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The Collaborative International Dictionary

Desiccant \De*sic"cant\, a. [L. desiccans, p. pr. of desiccare. See Desiccate.] Drying; desiccative. -- n. (Med.) A medicine or application for drying up a sore.


a. Causing dryness. n. A substance (such as calcium oxide or silica gel) that is used as a drying agent because of its high affinity to water.


n. a substance that promotes drying (e.g., calcium oxide absorbs water and is used to remove moisture) [syn: drying agent, drier, sicative]


A desiccant is a hygroscopic substance that induces or sustains a state of dryness ( desiccation) in its vicinity. Commonly encountered pre-packaged desiccants are solids that adsorb water. Desiccants for specialized purposes may be in forms other than solid, and may work through other principles, such as chemical bonding of water molecules. They are commonly encountered in foods to retain crispness. Industrially, desiccants are widely used to control the level of water in gas streams.

Usage examples of "desiccant".

Even with all the scratches on the mask, he could read the printing on the bag now: powder, desiccant, nstm 242-55-9010, Milspec 9710la.

He knew what desiccant was--he'd originally been assigned to the boilers shop before landing the intern position in Production.

Lumpy bags of desiccant powder surrounded the body like cement pillows.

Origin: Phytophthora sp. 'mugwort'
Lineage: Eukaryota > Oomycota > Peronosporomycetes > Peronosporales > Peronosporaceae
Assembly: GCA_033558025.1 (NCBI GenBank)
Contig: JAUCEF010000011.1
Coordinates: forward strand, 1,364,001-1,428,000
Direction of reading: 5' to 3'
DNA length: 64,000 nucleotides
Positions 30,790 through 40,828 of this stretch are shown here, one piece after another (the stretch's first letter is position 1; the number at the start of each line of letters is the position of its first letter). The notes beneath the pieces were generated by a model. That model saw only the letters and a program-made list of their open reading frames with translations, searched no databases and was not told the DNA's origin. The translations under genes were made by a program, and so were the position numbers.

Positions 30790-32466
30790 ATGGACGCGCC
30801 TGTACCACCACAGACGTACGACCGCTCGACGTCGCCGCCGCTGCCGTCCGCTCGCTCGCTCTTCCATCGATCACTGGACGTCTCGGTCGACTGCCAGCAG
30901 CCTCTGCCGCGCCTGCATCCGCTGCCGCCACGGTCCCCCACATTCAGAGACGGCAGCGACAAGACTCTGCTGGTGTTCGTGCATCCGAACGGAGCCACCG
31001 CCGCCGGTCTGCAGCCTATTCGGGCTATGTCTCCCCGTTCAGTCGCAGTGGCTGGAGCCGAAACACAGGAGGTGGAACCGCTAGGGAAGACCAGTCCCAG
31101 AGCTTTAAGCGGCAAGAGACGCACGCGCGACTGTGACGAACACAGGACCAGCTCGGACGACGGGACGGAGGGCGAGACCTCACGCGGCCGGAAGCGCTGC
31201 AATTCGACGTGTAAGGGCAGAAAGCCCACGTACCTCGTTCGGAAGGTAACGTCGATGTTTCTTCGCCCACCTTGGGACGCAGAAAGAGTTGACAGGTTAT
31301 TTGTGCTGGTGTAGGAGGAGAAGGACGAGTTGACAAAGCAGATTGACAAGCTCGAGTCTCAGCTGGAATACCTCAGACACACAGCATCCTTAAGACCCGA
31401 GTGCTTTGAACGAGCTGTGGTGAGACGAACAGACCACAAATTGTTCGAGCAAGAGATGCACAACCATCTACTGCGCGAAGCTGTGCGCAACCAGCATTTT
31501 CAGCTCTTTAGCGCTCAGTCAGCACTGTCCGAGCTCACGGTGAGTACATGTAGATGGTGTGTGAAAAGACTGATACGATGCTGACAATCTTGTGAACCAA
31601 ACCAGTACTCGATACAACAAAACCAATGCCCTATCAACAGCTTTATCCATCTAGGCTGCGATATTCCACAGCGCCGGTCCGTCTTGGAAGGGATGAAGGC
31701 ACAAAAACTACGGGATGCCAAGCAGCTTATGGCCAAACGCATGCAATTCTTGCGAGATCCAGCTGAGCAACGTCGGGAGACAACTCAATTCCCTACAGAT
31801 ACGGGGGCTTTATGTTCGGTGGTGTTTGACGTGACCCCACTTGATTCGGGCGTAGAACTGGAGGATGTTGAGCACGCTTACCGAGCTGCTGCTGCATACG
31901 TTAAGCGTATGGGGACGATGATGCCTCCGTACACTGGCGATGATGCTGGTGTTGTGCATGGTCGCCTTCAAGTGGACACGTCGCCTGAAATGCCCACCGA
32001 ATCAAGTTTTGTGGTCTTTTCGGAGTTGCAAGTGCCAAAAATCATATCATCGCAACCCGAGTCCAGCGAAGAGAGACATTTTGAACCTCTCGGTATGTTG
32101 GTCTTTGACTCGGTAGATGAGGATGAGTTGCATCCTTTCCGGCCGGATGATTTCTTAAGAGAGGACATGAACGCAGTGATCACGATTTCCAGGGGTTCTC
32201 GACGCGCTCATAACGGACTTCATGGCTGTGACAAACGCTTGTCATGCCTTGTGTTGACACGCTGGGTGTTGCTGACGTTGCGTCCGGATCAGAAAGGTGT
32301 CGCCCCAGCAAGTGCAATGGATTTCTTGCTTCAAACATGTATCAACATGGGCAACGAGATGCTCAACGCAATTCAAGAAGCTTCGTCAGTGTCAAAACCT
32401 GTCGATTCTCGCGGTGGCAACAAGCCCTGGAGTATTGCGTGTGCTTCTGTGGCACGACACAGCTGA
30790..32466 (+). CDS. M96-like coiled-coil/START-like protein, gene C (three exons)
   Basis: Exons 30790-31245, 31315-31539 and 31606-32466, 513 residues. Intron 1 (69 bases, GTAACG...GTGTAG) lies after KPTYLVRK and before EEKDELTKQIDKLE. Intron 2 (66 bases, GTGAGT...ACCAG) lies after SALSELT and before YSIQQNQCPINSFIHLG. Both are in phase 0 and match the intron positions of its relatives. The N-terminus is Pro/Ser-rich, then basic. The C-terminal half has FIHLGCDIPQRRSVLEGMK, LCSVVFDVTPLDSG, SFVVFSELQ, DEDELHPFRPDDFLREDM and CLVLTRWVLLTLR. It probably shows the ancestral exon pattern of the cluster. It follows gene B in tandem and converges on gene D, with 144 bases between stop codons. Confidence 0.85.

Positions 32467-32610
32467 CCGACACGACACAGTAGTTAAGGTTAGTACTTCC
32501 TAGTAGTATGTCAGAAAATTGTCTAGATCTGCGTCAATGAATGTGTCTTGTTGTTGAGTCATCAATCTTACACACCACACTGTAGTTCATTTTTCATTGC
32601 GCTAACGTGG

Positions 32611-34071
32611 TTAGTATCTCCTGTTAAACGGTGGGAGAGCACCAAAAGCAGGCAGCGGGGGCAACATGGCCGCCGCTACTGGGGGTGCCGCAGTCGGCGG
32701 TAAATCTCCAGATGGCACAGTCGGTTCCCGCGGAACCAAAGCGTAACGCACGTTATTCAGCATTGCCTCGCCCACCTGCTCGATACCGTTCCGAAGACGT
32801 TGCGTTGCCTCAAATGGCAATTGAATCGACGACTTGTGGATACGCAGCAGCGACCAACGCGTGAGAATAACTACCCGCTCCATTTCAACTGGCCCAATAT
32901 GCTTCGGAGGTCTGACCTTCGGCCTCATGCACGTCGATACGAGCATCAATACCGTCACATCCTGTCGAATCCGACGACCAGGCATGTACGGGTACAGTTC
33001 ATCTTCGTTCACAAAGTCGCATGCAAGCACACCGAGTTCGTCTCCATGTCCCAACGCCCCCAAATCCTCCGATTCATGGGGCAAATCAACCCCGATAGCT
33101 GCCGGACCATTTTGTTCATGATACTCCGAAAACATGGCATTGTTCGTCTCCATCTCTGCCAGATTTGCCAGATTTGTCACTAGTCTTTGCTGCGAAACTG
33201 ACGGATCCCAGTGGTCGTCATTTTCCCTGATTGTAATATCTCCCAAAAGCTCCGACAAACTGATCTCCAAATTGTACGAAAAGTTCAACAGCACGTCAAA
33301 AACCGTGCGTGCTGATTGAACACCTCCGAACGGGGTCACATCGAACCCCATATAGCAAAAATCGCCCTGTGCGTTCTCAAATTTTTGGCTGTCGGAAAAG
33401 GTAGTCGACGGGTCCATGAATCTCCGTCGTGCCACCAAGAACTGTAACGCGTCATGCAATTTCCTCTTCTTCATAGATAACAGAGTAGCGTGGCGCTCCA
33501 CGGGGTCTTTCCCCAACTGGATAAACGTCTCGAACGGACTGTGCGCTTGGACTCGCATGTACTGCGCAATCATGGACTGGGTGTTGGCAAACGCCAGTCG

One final ladder led below the lower-level deck plates, and there, in the bilge in front of IB boiler, was the burst bag of desiccant powder that had attracted the sounding-andsecurity watch's attention in the first place.

He pointed down and then led her to the desiccant bag on the lower level, which she acknowledged with a nod of her head.

The stranger seemed bent on arranging tons of desiccant in a simple geometric pattern on the floor of the synthesizer rotunda.

On his module monitor he saw that the intruder was trundling the hovercycle on its small kickwheels to the elevator, having finished his peculiar ritual with the desiccant bags.

Farther back on the track two blobs lay motionless and rubbery in a bed of desiccant, too slow to cross the deadly obstacle before they suffered terminal dehydration.

An eighteenth-century inkstand—complete with quill holder, penknife, inkwell, pounce box (to hold the desiccant powder), and wafer box (to hold the paste sealing wafers)—was a monument to the physical act of writing.